The fundamental root cause of the failure apparently aligns with the same breakdown in safety at Three Mile Island, Bhopal and Chernobyl and in the Challenger "accident." These man-made "accidents" occur because some authority "took off his engineering hat and put on his manager hat." This manager roasted his workers alive. He violated basic safety tenets: valves are always checked prior to putting them in service; you never ignore a failed test; you always have a certain back-up plan.

Our energy policy must be defined by reality. If valves always work one mile deep, we do one thing; if not, we must use sailing ships. If valves do not work, planes cannot fly and car brakes will fail. Our suicidal energy policy is defined by ignorant lawyers and regulators, not knowledgeable technical people. The recently canned government regulatory boss was an environmental lawyer, ignorant of the oil drilling industry. The tracks records of the SEC regulating Bernie Madoff, the NRC at Three Mile Island and the Corps of Engineers at the New Orleans levees reveal a pattern. Regulators overview disasters; they have a poor record of preventing them.

Access to oil fields such as ANWR must consider valves. I would listen to one valve engineer over a thousand politicians, regulators and pundits.

R. L. Hails Sr., PE

May 30 2010 - 2:47pm

Triple Bleeding

It was widely pointed out in 2008 that Obama had never run a government or even any agency, and we now have seen that lack come back to bite him and all of us. We have three different uncontrolled bleedings going on, as seen by most citizens. 1: Millions of barrels of oil in the Gulf from poorly planned drilling. 2: Millions of illegals from the poorly policed border. 3: Trillions of dollars from poorly designed Obamcare. There are also a dozen lesser wounded, like the Sestak sideshow. We are now bleeding quite swiftly from all the above, and the damage is compounding, especially in the political dimension, with the Democrats looking terminally clueless.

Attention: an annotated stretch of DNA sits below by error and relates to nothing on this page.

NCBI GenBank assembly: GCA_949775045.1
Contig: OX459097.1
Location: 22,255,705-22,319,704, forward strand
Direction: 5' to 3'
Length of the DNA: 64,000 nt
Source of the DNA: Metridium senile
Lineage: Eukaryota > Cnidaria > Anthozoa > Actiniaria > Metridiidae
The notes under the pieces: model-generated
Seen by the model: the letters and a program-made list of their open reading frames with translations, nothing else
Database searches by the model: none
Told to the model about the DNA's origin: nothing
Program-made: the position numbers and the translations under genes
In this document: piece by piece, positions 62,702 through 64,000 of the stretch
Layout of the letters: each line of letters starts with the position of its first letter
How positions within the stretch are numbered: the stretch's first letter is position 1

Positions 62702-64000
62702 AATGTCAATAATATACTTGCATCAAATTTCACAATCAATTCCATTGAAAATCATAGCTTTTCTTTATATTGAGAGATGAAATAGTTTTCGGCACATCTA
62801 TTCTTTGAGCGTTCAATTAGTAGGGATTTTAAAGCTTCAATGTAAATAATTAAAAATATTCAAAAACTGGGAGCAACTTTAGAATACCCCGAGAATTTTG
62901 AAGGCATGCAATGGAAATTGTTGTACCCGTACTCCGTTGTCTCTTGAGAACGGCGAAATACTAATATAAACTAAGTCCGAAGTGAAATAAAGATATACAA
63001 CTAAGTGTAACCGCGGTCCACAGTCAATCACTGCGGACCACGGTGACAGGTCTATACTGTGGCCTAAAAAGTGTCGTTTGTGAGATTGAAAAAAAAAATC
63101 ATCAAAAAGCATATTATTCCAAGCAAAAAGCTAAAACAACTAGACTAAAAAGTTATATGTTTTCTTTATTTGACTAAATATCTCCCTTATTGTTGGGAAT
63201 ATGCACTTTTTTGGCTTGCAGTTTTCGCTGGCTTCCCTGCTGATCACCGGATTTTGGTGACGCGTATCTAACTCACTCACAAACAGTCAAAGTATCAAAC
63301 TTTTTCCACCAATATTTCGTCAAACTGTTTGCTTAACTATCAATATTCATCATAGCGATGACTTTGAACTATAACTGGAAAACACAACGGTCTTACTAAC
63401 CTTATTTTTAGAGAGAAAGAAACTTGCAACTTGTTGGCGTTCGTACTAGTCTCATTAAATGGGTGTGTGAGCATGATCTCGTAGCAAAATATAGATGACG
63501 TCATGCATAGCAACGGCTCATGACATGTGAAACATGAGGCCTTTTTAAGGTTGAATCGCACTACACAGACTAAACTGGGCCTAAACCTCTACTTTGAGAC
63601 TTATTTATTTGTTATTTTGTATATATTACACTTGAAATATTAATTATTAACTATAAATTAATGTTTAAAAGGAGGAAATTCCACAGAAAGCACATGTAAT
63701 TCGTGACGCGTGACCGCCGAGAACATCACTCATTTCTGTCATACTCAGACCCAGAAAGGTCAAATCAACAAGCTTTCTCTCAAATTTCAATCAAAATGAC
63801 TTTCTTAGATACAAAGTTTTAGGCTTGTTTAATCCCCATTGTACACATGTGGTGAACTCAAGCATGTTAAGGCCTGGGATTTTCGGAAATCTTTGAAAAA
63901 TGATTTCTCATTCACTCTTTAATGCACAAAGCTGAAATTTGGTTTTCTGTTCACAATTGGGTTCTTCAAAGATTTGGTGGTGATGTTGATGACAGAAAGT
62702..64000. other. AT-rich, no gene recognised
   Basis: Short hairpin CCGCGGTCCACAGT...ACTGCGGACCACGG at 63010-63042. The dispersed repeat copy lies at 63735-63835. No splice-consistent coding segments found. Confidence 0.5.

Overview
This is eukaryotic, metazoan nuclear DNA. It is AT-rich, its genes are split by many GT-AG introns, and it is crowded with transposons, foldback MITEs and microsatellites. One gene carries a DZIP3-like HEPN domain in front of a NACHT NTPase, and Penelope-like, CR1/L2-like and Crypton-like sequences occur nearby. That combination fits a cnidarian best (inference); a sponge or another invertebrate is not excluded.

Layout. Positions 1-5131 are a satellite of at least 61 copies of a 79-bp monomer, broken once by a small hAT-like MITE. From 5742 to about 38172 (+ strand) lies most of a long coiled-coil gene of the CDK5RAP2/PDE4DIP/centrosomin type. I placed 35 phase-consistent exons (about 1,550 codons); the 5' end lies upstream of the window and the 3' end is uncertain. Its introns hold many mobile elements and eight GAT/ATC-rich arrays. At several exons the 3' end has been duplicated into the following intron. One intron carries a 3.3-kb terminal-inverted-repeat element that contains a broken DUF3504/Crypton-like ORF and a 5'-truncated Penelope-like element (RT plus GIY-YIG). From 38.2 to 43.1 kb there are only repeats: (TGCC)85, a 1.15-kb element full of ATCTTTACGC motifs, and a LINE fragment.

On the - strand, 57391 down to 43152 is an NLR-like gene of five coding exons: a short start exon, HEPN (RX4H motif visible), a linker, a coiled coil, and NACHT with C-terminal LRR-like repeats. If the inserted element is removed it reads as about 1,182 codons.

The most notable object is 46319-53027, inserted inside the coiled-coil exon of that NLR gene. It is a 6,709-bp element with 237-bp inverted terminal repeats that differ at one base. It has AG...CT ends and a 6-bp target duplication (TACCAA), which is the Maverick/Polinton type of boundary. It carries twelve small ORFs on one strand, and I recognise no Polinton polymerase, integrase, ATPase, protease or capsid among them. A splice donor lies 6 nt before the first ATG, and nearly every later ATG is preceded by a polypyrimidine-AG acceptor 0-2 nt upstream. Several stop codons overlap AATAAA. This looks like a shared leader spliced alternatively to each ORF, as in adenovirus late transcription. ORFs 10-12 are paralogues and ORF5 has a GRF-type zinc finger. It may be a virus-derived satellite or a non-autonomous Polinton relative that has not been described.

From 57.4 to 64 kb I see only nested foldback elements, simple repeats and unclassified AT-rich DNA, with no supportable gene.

John D. Froelich

Upper Darby, Pa..

May 29 2010 - 3:00am

Sandbags would stop it

The most effective way to manage liquid spills, of which we have many in this region, is through sandbagging. One cannot inhibit liquid spilling or flooding with other liquids—even if they are relatively viscous. On the other hand, one cannot manage such spills with solids, such as cement. This is because "solid" walls have unsound seams. Sandbags are fairly solid but pliable and therefore adapt their seams to one another to create a relatively solid wall. Relevant to the "spillage" in question, it cannot be managed by fluid coverings. No "cement" blocks or fluid cements could be effective, for they would either not "set" or they would leak at their seams. Sandbags of sufficient size would be lowered over the leaking site, one after another, until the leakage is stopped. It would not matter how many bags are necessary, because the site is relatively small. This solution is so obvious, that one can only speculate that those managing this spill are either stupid, or they are not interested in stopping the leakage, for reason of their hope to continue to mine the site. Such a solution would contain the leakage with a consistent placement of sandbags, at most in several days.

David Sandvik, MD

Seattle, WA

May 25 2010 - 11:16pm